The Error of Silence

by Isaac Cross

For those of us to the left of the slash (dominant, top, etc), we often make decisions for the good of our partners without telling them. Even with the best of intentions, these decisions often have the opposite effect if we fail to communicate.

I recently had arranged for a particularly brutal scene with a partner of mine. She had requested a heavy beating and I was prepared to give it to her. We had been building up the tension for about a week. The time came and the scene began. She was on the ground, where I had been kicking her. Then suddenly, just as we were really getting going, I stopped. I got her some water and a blanket and sat down near her head. She took the water, rejected the cover and asked, with growing anger in her voice, “Is that it? Are we done?”

She was right to be angry. I had been building expectations for days about how intense this was going to be and it had failed to meet that expectation. What’s more, I had played with others earlier that day, so she likely began to assume that I had wore myself out and left nothing for her.

Her anger was not wrong, but it was misplaced. And it was my fault.

What I described above was her perspective on what happened. Here is mine:

I had been looking forward to this scene all week. We picked out a spot in the dungeon with (somewhat) padded floors and the wall of the giant cage nearby for her to cling to. I started hard. No warm up. It was my way of telling her that we weren’t fucking around and she better hunker down because she was about to get hit by a train.

The only tools I brought with me were floggers. I used them, but sparingly. For the most part, I used my own body. I punched. I dug into pressure points. I kicked. I let myself reach a glorious flow where I anticipated how she would move after each blow and aimed my next hit to land on a part of her that would be exposed. Eventually, she went down to the ground from her previous standing position. I stomped and punched and threw the flogger without restraint. When she began to cry, she rolled onto her stomach. I straddled her lower back and slammed my fists repeatedly into her shoulders.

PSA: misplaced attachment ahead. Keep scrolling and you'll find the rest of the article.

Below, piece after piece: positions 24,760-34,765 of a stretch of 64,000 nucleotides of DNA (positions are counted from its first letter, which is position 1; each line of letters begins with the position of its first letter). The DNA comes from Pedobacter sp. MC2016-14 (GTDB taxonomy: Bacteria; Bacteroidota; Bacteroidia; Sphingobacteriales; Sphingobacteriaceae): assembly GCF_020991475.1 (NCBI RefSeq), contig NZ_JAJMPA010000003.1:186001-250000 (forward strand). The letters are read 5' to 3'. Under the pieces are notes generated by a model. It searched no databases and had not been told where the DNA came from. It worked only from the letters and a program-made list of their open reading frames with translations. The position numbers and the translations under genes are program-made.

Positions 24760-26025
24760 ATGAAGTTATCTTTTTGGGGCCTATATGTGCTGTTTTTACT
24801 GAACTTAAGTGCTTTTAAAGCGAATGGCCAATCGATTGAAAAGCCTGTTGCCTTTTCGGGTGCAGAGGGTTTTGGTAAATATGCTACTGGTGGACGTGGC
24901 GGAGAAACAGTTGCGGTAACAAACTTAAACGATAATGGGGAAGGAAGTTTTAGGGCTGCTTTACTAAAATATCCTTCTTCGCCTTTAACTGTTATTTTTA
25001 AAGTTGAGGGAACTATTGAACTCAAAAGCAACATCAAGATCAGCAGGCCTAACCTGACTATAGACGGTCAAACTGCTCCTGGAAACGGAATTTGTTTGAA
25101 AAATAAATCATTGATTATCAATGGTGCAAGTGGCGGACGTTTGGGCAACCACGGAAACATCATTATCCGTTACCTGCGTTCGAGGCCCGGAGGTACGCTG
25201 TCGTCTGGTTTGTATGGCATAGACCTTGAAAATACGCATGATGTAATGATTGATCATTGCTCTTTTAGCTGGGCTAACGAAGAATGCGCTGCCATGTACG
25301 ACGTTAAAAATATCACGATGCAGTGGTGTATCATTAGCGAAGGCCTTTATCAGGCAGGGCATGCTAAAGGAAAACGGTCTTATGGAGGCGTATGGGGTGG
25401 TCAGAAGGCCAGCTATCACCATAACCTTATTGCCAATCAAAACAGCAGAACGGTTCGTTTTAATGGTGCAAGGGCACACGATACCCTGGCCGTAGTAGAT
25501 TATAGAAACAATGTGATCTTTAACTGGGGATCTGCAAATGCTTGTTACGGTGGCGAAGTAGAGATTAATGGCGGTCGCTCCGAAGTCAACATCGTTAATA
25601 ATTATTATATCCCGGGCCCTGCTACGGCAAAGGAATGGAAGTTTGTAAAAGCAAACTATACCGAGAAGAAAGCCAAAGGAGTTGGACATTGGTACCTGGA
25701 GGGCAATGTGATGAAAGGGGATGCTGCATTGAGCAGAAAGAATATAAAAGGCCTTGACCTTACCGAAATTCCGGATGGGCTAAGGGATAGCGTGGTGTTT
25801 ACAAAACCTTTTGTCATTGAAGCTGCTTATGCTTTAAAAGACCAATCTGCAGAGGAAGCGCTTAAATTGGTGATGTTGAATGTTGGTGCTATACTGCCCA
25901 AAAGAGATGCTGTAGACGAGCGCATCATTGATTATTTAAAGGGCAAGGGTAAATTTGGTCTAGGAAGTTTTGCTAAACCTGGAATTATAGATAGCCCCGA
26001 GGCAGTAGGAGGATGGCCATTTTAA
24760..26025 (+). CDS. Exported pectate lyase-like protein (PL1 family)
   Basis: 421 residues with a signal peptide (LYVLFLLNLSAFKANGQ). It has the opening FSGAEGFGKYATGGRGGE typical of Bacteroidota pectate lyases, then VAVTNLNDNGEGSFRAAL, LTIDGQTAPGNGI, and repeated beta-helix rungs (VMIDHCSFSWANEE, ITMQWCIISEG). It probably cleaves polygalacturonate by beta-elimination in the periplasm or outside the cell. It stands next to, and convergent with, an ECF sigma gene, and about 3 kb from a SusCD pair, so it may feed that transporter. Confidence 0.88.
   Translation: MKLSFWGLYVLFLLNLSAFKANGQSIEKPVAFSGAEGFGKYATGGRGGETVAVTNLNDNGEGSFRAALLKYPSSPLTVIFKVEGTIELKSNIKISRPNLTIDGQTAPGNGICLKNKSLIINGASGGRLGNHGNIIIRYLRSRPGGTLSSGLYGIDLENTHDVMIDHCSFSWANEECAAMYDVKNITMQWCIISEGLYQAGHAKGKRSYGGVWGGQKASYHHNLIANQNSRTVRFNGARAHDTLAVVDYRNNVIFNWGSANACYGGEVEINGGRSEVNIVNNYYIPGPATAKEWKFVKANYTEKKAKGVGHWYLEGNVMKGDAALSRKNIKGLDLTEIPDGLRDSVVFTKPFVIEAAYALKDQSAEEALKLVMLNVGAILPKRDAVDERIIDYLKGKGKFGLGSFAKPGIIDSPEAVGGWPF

Then I laced my fingers through the hair on the back of her head and pulled her head back, straining her neck. That’s when a small, insidious voice in my head told me slam he face into the concrete floor.

At the appearance of an impulse which, to say the least, would be going to far. I stopped. I got up and stepped away from her. I took some breaths and realized I needed to break for a moment or I was going to really hurt her, and not in a fun way. We were about twenty minutes into a scene that I had planned to take an hour or more. I wanted to keep going, but I needed to stop and take a break. I got her the water and the blanket and sat quietly to regain control of myself.

I have no problem dancing with the darkness, but I need to know that I’m the one leading.

And that’s when she glared up at me, hurt and angry, and asked “Is that it? Are we done?”.

Once I explained what was happening, her anger evaporated. She understood. She’s a switch and she’s felt that impulse, that push to say or do something that can’t be undone. Once I felt ok again, we resumed playing and had an amazing scene. But for those few minutes in the middle, I caused her pain inadvertently. And I only ever want to cause pain intentionally.

I could have prevented that problem by simply saying why I was stopping. Or for that matter, simply using a safeword (yes, tops are allowed to use them, too). If I had said “Yellow” before I stepped away, she would have felt concern rather than rage. The safeword would not have been enough, of course. At some point I would have to say what was going on, but if “yellow” was all I could manage, it would have been sufficient to prevent her from feeling neglected.

But by saying nothing, my efforts to care for her in the interim were misinterpreted and caused her mental and emotional pain, by leading her to believe that I was abandoning her just as she was beginning to reach the “good part” of the scene.

Tops: Use your words. Communication is not just for bottoms. If there is something going on with you, let them know. If not, their mind will often reach its own conclusions, and they will probably not be good ones. What’s more, they deserve to know. If something is affecting your mind or body in a way that impacts your ability to play, they have the right to decide whether to keep going or not. That’s part of informed consent. So if you are distracted or struggling with the intensity of the scene or not feeling confident enough in what you are doing, you should share that.

As tops, we expect our bottoms to tell us everything that might affect play, from medical issues to mental distractions. Yet we often feel like we don’t have an obligation to do the same. But we do.

Talk to your partners. Sooner rather than later. Communication is the #1 way to avoid problems. We all make mistakes, sometimes. This one was a pretty big one for me. But I learned something from it and I’ll make a different choice next time.


IsaacCrossIsaac Cross writes at |X|C|BDSM| and this article was first published there.

He is a teacher, presenter, and alt-sex theorist from Denver, Colorado. With a background in psychology, Cross has focused his study and education on philosophical and psychological aspects of BDSM, but has also taught various skills and techniques in both structured and casual settings.

He strongly believes in ongoing mentorship and education for those in our community. He supports this work in many ways, and considers it the most important thing that he does within the community. He leads the Colorado BDSM Educators Group on Fetlife.

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